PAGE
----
The rest was like some nightmare show in which a wild girl in the audience breaks onto the stage to take upon herself an unplanned part that was never written or meant to be. You are the we of me, her heart was saying, but she could only say aloud, ‘Take me!’ And they pleaded and begged her, but she was already in the car. At last she clung to the steering wheel until her father and somebody else had hauled and dragged her from the car, and even then she could only cry in the dust of the empty road: ‘Take me! Take me!’ But there was only the wedding company to hear, for the bride and her brother had driven away.
Small in scope, as intense as Frankie Addams’s fevered imagination, The Member of the Wedding is magical in effect, properly an American classic. Its mixture of comedy, pathos and tragedy (for there is a shock of an ending, beyond Frankie’s personal humiliation) is rendered with such seeming effortlessness, one might be inclined to call it ‘artless’. There is no higher praise.
Illumination and Night Glare was a 128-page typescript found among McCullers’s papers at the University of Texas at Austin. None of it had been published. Though described as an ‘autobiography’, it is rather more of an informal, unselfconscious memoir organised on the principle of association of ideas, not by chronology or theme; it’s touching, conversational, inevitably disjointed. For some time before her death, already debilitated by a series of strokes, McCullers had been dictating random memories to a secretary, and the present book, compiled by Carlos Dews of the University of West Florida, is all that she completed before a massive brain haemorrhage left her comatose for 47 days. The sketchy memoir comes to not quite 80 printed pages and has been filled out, to use a neutral expression, by material of dubious worth: dozens of letters from McCullers’s second husband and a detailed outline of ‘The Mute’ (the working title of The Heart is a Lonely Hunter, which had been submitted by the 22-year-old McCullers to a publisher). Though the ‘autobiography’ recapitulates, in radically distilled, censored form, the events of McCullers’s life, traced in pitiless detail by Carr in The Lonely Hunter: A Biography of Carson McCullers, there are frequent passages of interest, and one can see why an editor would want to present the attenuated manuscript for publication, for it is all that remains of the unpublished work.
Carson McCullers was born Lula Carson Smith in Columbus, Georgia in 1917. She married at the age of 19, divorced, and some turbulent years later remarried the charming, handsome, emotionally unstable and fatally alcoholic bisexual, Reeves McCullers, who committed suicide in 1953, having failed to coerce McCullers to do the same. According to Carr, though it’s scarcely mentioned in Illumination, Carson McCullers was also a chronic alcoholic from her early twenties; even after her strokes, she continued to drink heavily and to chainsmoke, hastening her ‘premature’ death. McCullers speaks circumspectly of her attachments to other women, which Carr elaborates on in sometimes serio-comic detail (McCullers pursued the attractive, then-famous Katherine Anne Porter so obsessively that Porter was once forced to step over her supine body in a doorway, at the writers’ colony in Yaddo, New York). McCullers herself says very little about her complicity in the disastrous marriage, while Carr traces the couple’s unhappy history in excruciating detail. The self-portrait of illumination is fuzzy and vague as if a light were being turned not on the subject’s face, but into the viewer’s eyes; Carr’s portrait is both appealing and unflattering. This is Frankie Addams as a psychic vampire, a perennial waif who exploited the kindness of friends and admirers until in some cases she bled them dry. What steely self-absorption, and what will – even when she was confined to a wheelchair. Yet as Carr and Illumination both record, McCullers enjoyed a diverse assortment of friends and admirers over the course of her life, among them her most forgiving friend, Tennessee Williams, a fellow Southerner, ‘lonely hunter’ and drinker; W.H. Auden; Edith Sitwell; Henry Miller; Janet Flanner; Richard Wright, who praised McCullers for her complex, realistic portraits of Negroes; the American composer David Diamond, who had a triangular love affair with McCullers and Reeves that ended unhappily for all; the film director John Huston, who directed the film version of Reflections in a Golden Eye, and the younger playwright Edward Albee who adapted, with limited success, The Ballad of the Sad Café for the stage.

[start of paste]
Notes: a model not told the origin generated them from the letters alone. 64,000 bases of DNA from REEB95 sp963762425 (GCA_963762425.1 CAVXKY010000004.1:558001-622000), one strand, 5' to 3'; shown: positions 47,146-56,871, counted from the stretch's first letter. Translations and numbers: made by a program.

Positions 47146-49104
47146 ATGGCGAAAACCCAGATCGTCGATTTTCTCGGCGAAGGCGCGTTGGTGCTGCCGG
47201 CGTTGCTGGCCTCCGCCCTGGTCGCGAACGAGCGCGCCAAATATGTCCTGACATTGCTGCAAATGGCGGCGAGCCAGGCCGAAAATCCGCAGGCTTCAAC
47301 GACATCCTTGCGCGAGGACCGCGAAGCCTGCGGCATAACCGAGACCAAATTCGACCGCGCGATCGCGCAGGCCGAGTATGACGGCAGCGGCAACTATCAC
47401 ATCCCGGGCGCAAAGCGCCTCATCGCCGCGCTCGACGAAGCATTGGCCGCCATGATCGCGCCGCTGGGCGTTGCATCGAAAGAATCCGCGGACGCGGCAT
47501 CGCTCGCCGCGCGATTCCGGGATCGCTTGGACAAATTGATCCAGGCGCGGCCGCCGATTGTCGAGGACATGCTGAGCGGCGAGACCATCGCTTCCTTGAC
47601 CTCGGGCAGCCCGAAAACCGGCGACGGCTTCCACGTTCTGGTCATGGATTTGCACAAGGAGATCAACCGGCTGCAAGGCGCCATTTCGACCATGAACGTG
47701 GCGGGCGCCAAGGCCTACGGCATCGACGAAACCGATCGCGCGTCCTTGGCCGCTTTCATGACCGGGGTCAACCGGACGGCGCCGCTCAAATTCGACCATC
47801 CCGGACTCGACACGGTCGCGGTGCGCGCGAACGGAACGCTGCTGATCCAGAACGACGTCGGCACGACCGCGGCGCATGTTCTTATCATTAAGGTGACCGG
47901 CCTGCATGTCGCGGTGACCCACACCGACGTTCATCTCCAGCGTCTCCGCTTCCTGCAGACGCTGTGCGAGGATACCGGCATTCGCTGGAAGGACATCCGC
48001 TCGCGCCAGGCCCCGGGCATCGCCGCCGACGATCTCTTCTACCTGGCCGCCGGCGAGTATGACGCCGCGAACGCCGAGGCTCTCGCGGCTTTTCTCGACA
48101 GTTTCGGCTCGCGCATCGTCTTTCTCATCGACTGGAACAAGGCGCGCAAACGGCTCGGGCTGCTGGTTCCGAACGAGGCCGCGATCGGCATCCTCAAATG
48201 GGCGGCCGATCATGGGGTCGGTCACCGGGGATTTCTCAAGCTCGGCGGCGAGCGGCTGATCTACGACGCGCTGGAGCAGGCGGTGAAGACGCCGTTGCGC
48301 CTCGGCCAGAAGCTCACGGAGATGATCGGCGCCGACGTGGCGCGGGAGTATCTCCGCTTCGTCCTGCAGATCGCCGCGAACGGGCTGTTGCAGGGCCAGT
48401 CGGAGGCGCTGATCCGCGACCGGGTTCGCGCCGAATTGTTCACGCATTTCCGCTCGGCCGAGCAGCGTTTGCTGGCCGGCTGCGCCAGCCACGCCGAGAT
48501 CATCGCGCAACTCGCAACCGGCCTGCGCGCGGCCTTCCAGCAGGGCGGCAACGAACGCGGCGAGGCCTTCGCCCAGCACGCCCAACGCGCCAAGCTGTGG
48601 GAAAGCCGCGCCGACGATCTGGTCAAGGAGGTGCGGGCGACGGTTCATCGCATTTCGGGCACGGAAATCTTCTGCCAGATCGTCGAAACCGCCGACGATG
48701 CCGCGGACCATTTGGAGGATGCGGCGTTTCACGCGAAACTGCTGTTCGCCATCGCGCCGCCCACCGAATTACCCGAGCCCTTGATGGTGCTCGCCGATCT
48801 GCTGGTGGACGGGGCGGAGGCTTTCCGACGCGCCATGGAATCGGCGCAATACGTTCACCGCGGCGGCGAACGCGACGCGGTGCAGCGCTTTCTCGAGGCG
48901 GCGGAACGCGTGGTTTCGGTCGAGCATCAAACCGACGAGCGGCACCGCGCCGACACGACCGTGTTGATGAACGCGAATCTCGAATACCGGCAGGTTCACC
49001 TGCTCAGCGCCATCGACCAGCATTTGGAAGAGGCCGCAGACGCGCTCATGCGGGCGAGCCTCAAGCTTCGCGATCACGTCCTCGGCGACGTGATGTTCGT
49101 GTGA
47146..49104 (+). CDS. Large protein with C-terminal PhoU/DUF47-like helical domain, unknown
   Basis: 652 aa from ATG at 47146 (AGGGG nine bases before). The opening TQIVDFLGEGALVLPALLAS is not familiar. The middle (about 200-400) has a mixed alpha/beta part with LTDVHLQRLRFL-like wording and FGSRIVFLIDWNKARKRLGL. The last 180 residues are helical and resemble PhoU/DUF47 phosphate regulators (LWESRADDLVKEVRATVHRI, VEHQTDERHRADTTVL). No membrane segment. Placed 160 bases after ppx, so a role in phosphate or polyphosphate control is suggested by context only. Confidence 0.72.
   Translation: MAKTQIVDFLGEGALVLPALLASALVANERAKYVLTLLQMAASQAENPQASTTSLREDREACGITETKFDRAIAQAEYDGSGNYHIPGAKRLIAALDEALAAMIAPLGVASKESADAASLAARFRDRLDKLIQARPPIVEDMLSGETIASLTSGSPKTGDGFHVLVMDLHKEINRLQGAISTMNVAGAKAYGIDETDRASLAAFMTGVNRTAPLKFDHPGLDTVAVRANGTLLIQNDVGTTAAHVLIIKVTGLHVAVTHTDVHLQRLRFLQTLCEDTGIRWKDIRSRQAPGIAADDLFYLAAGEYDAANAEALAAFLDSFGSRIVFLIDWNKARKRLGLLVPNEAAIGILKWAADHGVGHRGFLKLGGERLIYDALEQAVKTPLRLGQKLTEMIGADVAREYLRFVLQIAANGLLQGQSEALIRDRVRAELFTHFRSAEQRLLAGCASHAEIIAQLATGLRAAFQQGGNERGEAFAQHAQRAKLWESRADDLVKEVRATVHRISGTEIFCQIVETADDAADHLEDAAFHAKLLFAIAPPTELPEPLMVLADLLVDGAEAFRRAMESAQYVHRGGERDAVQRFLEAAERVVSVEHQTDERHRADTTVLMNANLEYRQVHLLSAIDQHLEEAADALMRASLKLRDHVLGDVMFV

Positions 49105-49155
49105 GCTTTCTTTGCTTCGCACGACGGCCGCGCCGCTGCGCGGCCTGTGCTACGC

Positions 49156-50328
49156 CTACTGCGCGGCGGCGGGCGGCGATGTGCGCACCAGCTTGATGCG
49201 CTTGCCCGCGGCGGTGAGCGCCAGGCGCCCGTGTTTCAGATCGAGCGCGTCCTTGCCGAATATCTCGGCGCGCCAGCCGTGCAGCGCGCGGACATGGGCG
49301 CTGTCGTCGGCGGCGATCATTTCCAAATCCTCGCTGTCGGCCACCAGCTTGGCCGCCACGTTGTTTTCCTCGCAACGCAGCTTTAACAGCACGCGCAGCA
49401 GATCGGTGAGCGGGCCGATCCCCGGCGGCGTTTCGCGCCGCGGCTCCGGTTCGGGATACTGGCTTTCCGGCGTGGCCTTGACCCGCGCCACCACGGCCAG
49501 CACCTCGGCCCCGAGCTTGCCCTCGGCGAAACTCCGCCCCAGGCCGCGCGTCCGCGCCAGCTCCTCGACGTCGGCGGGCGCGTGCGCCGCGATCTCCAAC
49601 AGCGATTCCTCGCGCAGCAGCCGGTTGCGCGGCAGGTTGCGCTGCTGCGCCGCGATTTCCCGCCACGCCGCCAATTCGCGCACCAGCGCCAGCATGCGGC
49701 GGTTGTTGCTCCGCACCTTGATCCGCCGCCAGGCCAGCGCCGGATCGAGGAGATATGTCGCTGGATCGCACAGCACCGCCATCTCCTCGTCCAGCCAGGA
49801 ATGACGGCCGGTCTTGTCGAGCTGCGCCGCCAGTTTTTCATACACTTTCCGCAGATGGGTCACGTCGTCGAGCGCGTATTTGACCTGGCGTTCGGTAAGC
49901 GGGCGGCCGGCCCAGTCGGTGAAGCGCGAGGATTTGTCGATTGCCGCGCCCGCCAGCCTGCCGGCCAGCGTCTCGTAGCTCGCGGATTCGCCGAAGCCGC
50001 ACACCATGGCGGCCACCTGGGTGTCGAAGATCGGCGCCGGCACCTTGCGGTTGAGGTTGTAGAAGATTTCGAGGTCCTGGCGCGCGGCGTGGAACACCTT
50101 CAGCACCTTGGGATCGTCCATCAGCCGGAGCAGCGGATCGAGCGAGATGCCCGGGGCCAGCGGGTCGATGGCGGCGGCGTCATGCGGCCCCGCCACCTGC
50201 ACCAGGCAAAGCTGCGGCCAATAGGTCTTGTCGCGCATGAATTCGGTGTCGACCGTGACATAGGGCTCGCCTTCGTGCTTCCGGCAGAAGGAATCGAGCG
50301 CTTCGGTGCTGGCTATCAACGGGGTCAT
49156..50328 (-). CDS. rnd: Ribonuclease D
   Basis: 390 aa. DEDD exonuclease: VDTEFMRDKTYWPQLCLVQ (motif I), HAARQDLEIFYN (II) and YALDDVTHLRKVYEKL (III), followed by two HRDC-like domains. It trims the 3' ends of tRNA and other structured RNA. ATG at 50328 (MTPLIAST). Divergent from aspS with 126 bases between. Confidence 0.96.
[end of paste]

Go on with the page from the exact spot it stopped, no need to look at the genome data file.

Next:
‘Illumination’ is McCullers’s term for epiphany, inspiration, insight; ‘night glare’ her term for her illnesses, bad luck, and the loss of inspiration: ‘the soul is flattened out, and one does not even dare to hope. At times like this I’ve tried praying but even prayers do not seem to help me ... I want to be able to write whether in sickness or in health, for indeed, my health depends almost completely upon my writing.’ One feels that McCullers is telling the truth in such passages; yet how to reconcile her devotion to her art with her reckless disregard for her health? As Scott Fitzgerald said of himself, McCullers would seem to have been a ‘poor custodian’ of her own talent. To friends, lovers, admirers and strangers, such self-destructive individuals present the very face of mystery: how can genius so rare so squander itself? The fragmentary and only intermittently inspired Illumination and Night Glare doesn’t consider such questions; it is nostalgic, highly subjective and uncritical. It would be unfair to expect a more rigorous self-examination by a woman so severely afflicted. But if this memoir leads a new generation of readers back to McCullers’s outstanding work, it will have more than justified its publication.